Speaking as the Russian government announces plan to raise duty on alcohol and cigarettes, Alexei Kudrin said that by smoking a pack, “you are giving more to help solve social problems such as boosting demographics, developing other social services and upholding birth rates”. “People should understand: Those who drink, those who smoke are doing more to help the state,” he told the Interfax news agency.
Alcohol and cigarette consumption are already extremely high in Russia, where 65 per cent of men smoke and the average Russian consumes 18 litres of alcoholic beverages per year, mainly vodka, according to official statistics.
Russian duties on cigarettes are among the lowest in Europe, with most brands priced at around 40 roubles (85p) per pack and unfiltered cigarettes selling for much less.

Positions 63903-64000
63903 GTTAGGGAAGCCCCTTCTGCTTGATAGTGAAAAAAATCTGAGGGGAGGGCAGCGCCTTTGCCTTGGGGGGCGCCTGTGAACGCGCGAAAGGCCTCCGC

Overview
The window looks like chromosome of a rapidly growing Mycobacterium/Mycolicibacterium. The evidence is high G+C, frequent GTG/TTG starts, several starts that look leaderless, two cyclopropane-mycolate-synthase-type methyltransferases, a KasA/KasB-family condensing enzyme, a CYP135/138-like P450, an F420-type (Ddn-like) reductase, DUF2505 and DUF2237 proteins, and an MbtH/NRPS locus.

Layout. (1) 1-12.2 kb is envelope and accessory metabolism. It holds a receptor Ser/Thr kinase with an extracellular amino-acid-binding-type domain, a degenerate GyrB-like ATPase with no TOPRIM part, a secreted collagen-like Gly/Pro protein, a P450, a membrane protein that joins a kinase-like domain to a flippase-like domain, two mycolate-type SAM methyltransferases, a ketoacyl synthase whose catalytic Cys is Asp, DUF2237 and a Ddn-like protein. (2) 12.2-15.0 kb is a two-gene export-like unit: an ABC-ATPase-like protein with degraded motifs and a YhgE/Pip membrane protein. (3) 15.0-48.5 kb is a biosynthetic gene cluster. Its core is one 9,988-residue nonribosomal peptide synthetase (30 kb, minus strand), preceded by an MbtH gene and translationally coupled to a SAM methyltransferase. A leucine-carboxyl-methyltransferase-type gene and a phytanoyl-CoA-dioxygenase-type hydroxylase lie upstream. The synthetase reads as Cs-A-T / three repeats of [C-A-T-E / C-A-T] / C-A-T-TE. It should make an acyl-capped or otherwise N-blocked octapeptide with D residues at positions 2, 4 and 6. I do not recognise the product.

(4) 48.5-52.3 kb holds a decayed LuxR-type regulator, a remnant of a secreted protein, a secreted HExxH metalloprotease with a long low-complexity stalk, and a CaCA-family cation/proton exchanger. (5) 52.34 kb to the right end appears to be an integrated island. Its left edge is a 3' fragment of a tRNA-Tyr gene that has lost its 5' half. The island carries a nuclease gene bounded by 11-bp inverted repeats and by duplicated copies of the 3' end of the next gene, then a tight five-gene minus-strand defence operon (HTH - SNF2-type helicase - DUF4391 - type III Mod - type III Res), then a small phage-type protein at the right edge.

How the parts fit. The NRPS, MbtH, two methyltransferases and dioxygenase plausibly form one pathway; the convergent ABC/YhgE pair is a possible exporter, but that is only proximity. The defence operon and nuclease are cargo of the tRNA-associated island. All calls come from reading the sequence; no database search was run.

The finance ministry in June announced plans to more than double excise duty on cigarettes over the next three years from 250 roubles (£5.30) per 1,000 filtered cigarettes to 590 roubles (£12.50) in 2013.
The move is likely to be unpopular in the nicotine-addicted nation where a cigarette shortage in the late 1980s and early 1990s incited protests and led then-president Mikhail Gorbachev to appeal for emergency outside shipments.
The state recently imposed a new minimum legal price for vodka, implemented a zero tolerance ban on drink-driving and banned night-time sales of alcohol to curb abuse blamed for the deaths of thousands of Russians every year.
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